There certainly is a lot of negative commentary surrounding the Green Bay Packers, right now. We’ve provided quite a bit of it ourselves, and rightfully so, the Packers stunk up the joint on Sunday against the Minnesota Vikings.
You’ve got Cullen Jenkins openly questioning Dom Capers’ handling of the defense. There’s the statistical disparity between the Packers when they play the Vikings and when they play a team that sucks, like the Cleveland Browns. We’ve ruminated on the uphill battle the team will have to make the playoffs, concluding that a disappointing 8-8 season isn’t out of the question.
But the season is far from lost. The Packers aren’t even at the halfway point yet and there’s a lot of football left to be played.
Well, I know that like me, your first reaction is – that doesn’t matter if the Packers continue to play like they did on Sunday. That’s true, but there are also signs that this team could be on the verge of pulling it together. And no, inserting Mark Tauscher into the starting lineup isn’t going to be the silver bullet that does it.
The word doesn’t carry a positive connotation, but the outcome may. It depends on how the Packers react to it.
There’s no doubt the Packers are facing it right now. The playoffs will be an uphill battle, the team’s warts are clearly visible and the frustration in the locker room is evident. There are two ways the Packers can go — they can let the adversity they now face tear them apart and we can flush this season down the toilet, or they can pull together as a team, toughen up, face their challenges head on and become stronger for it.
Al Harris, in an email to The National Football Post’s Matt Bowen, suggested the Packers will do the latter. Bowen, a former member of the Packers, agreed.
“Look, not every family is perfect, and most are dysfunctional at times,” Harris wrote. “You might be seeing a little of that right now, however, we are family, we have to stick together and I and my teammates will support Dom, his system and all our coaches. We are all players and coaches in this fight together and have to share responsibility and blame. We are at war and will fight for each other. That’s how it’s going to be for the rest of this season.”
This shouldn’t come as a huge surprise because most teams in this league are resilient in that they seem to thrive off certain types of adversity. Personally, I think adversity of any kind is good for NFL teams. It brings them back down to earth, forces them to do more self-scouting and pushes them in the right direction. You evaluate the entire team and make the necessary changes. Good teams respond in these situations. And, right now, the Packers are stuck in the middle of some major adversity, Bowen wrote.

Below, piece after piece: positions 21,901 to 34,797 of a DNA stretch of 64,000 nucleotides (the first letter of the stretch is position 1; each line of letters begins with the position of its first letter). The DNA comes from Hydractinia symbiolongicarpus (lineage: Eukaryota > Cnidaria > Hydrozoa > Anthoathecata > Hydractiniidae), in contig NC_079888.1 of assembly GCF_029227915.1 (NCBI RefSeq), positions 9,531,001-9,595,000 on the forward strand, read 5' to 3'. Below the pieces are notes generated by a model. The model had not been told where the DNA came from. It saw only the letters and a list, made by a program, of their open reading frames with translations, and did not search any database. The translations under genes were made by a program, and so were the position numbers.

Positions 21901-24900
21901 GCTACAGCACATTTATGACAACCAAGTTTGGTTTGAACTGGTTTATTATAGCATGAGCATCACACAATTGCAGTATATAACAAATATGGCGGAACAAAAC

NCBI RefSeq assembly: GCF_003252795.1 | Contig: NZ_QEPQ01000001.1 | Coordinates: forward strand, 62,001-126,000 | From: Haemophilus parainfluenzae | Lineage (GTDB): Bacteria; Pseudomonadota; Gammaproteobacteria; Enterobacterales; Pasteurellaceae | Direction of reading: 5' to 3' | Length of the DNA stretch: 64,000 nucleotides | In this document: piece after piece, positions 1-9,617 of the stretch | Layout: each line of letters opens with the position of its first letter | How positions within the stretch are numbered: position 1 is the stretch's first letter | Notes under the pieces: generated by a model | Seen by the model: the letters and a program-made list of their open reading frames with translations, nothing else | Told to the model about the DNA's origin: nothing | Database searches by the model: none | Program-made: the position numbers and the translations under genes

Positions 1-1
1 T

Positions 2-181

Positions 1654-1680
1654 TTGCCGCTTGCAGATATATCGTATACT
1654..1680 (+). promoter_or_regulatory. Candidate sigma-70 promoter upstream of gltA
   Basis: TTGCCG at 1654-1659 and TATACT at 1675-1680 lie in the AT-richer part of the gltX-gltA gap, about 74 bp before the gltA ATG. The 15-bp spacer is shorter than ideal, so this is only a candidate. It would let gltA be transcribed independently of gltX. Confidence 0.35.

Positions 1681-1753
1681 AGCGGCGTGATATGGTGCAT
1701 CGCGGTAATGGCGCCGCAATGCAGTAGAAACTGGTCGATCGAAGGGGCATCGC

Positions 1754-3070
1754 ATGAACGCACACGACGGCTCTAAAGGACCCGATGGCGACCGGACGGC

I would tend to agree that the chances of the Packers pulling together is greater than them crumbling. Remember, despite being the youngest team in the NFL (again), the Packers have a strong veteran presence. This team has guys who’ve been through countless battles, been in the playoffs and been on both good and bad teams — Al Harris, Nick Barnett, Mark Tauscher, Chad Clifton, Charles Woodson, Donald Driver and Ahman Green.
Now is the time for these guys step up and pull this team together.
The pressure is off
The Packers two games against the Vikings and Brett Favre were surrounded by a media frenzy. They took on a playoff-like atmosphere. The pressure to win those two games had to be greater on Mike McCarthy, Aaron Rodgers and company than any in their career.
That pressure is gone now. Now, the Packers can put the distractions and their emotions aside and just play football. No more questions about Favre, no more circus-like atmosphere, no more weight of the entire Packers Nation on your shoulders. It’s back to business as usual.
Take a sigh of relief and refocus.
The Packers go on four-week run that includes the winless Tampa Bay Buccaneers (Nov. 8) and the one-win Detroit Lions (Nov. 26). In between, the Packers have two winnable home games with Dallas (Nov. 15) and San Francisco (Nov. 22) before going into the toughest part of their schedule.
In the coming weeks, we’ll have a good idea of what this Packers team looks like without the Brett Favre monkey clawing up their back.
This isn’t to say the Packers won’t have pressure to win, but it will be no different than any other non-Brett Favre weekend. That can only be a good thing.
While there’s understandably a lot of disappointment in the Packers, right now, I’m not ready to throw in the towel yet. A lot of things can happen between now and week 17. Hopefully, one of those things is the Packers will emerge from their post-Favre slumber, take on an us-against-the-world attitude and start kicking some fucking teeth in.